Protecting the Everglades for 50 Years

Wood storks are smart. These large, long-legged endangered wading birds only build nests and plan to start a family where they know there will be enough food to nourish the babies when they hatch. Their instincts tell them that the time to be feeding fledglings is when Florida’s natural water levels are low during the dry season, when pools of fish are trapped for the taking. 

And taking they do, with one of the fastest jaw-closing speeds known to vertebrates – 25 milliseconds. They simply scoop up the fish and bring them to their nesting chicks nearby. So if wood storks aren’t building nests in the Everglades, which is prime wood stork country, you know there is something wrong with the water cycle and conditions.

Restoring the natural flow of the Everglades so species like the wood stork remain a part of the ecosystem has been at the heart of the Conservancy’s work over the last 50 years in Florida. The Chapter has helped to protect more than 600,000 acres in the Greater Everglades ecosystem, which stretches from Orlando to the Florida Keys. Each of the more than 100 transactions the Conservancy has had a hand in, ranging in size from a few acres to more than 60,000 acres, is part of an ongoing story.

The list of parks and preserves the Conservancy has helped protect reads like an Everglades Who’s Who:

  • Big Cypress National Preserve
  • The Disney Wilderness Preserve
  • Corkscrew Swamp
  • Loxahatchee Slough
  • Kissimmee Prairie State Preserve
  • Rookery Bay National Estuarine Reserve
  • Fisheating Creek
  • Okaloacoochee Slough State Forest
  • Fakahatchee Strand
  • Panther Glades
  • Dupuis Wildlife Management Area

“Many of these early government assists were landscape-scale protection even before there was landscape-scale protection,” said Richard Hilsenbeck, a land conservation expert for the last two decades with the Conservancy in Florida who has detailed the biodiversity and hydrological value of sites.

National headlines resulted from the Conservancy’s key role in purchasing 45,679 acres of sugarcane farmland south of Lake Okeechobee in December 1998, praised by then-Vice President Al Gore as a key component in restoring the Everglades. In a complicated partnership deal between private landowners; conservation groups; and federal, state and regional agencies; the Talisman Sugar Plantation was bought with federal funds to store and cleanse water flowing from sugar farms into the Everglades.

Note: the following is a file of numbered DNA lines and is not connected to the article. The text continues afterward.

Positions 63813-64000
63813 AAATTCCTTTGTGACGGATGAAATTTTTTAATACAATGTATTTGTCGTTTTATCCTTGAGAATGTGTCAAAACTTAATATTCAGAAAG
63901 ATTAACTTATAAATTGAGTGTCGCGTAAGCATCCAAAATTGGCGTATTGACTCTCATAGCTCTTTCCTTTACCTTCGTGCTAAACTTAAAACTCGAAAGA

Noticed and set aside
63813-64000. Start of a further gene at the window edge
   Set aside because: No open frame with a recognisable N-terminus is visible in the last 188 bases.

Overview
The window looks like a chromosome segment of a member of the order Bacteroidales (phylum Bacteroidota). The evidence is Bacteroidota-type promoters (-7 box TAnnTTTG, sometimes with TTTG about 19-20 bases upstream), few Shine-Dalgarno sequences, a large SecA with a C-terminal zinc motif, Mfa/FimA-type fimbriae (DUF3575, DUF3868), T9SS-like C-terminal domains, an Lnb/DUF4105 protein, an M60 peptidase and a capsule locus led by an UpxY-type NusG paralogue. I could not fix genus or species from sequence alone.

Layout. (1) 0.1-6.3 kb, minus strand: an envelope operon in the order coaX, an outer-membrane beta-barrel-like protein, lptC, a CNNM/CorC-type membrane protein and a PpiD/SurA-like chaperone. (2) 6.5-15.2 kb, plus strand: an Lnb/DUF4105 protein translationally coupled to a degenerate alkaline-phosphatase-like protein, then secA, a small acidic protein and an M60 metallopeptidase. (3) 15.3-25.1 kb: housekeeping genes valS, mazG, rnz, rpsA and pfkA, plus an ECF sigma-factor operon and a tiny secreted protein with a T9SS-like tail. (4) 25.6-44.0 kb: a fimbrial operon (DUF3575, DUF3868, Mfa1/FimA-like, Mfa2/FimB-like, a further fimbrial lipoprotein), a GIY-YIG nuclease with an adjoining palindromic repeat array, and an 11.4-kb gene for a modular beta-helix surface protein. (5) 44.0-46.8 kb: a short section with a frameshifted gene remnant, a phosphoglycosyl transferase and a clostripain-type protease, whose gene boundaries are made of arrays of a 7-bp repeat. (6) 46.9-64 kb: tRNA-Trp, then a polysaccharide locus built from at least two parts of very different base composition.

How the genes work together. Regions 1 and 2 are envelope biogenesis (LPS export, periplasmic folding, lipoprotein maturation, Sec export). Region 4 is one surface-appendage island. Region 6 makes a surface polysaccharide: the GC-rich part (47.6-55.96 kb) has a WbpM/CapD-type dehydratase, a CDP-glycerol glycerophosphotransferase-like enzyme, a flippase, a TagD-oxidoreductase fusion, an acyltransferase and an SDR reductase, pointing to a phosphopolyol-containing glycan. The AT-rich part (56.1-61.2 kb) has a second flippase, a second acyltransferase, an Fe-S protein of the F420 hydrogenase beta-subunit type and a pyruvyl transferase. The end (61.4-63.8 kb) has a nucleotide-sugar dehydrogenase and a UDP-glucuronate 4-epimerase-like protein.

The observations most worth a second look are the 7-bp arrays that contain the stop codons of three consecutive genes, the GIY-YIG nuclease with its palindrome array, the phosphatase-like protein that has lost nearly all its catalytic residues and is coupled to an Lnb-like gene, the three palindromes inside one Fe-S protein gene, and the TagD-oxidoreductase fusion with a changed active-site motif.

The Conservancy’s land protection staff often serves as the catalyst for land purchases with state and federal partners, including the U.S. Fish and Wildlife Service, the Florida Fish and Wildlife Conservation Commission, the South Florida Water Management District, the Department of Environmental Protection, the Division of Forestry, and the Florida Department of Recreation and Parks. In the Everglades, the Conservancy’s ability to quickly act and close on land before a partner is able has often secured conservation lands into permanent protection. Sometimes the Conservancy buys the land and holds on to it, selling it to the government at the appropriate time and price.

Often it is the Conservancy’s relationship with landowners built up over time – and the common bond of loving the land – that results in a level of trust that brings about an agreement to sell.

Benefitting from this Everglades work, with large expanses of connected conservation land providing the necessary room to roam, is the Florida panther, among hundreds of other species. The Conservancy and partners are currently fundraising to protect 1,500 acres along the Caloosahatchee River that is part of a corridor critical for panther passage into lands north of the river.

The Conservancy’s focus now is on the large ranches of the Northern Everglades and the watershed that feeds into Lake Okeechobee. By buying ranches outright or putting conservation easements over them, the state and federal government not only protect wildlife but also the water supply for south Florida.

Wetlands restored on ranchlands through programs like U.S. Department of Agriculture’s Wetland Reserve Program allow water to naturally filter its way south or slowly sink into the Floridan aquifer, taking pressure off Lake Okeechobee and reducing the amount of water discharged through the Caloosahatchee and St. Lucie rivers. That, in turn, reduces the negative effect too much freshwater has on estuaries along the Florida coasts.

Getting the water right in the Everglades is an ongoing challenge. A widespread return to more natural water flows could increase the number of wood storks but it isn’t going to be easy: A wood stork pair and two fledglings consume more than 440 pounds of fish each breeding season. But wood storks have returned recently to nesting in the restored wetlands of The Nature Conservancy’s Disney Wilderness Preserve in the Northern Everglades and their numbers are inching upwards elsewhere, a great sign of hope for the Greater Everglades ecosystem.

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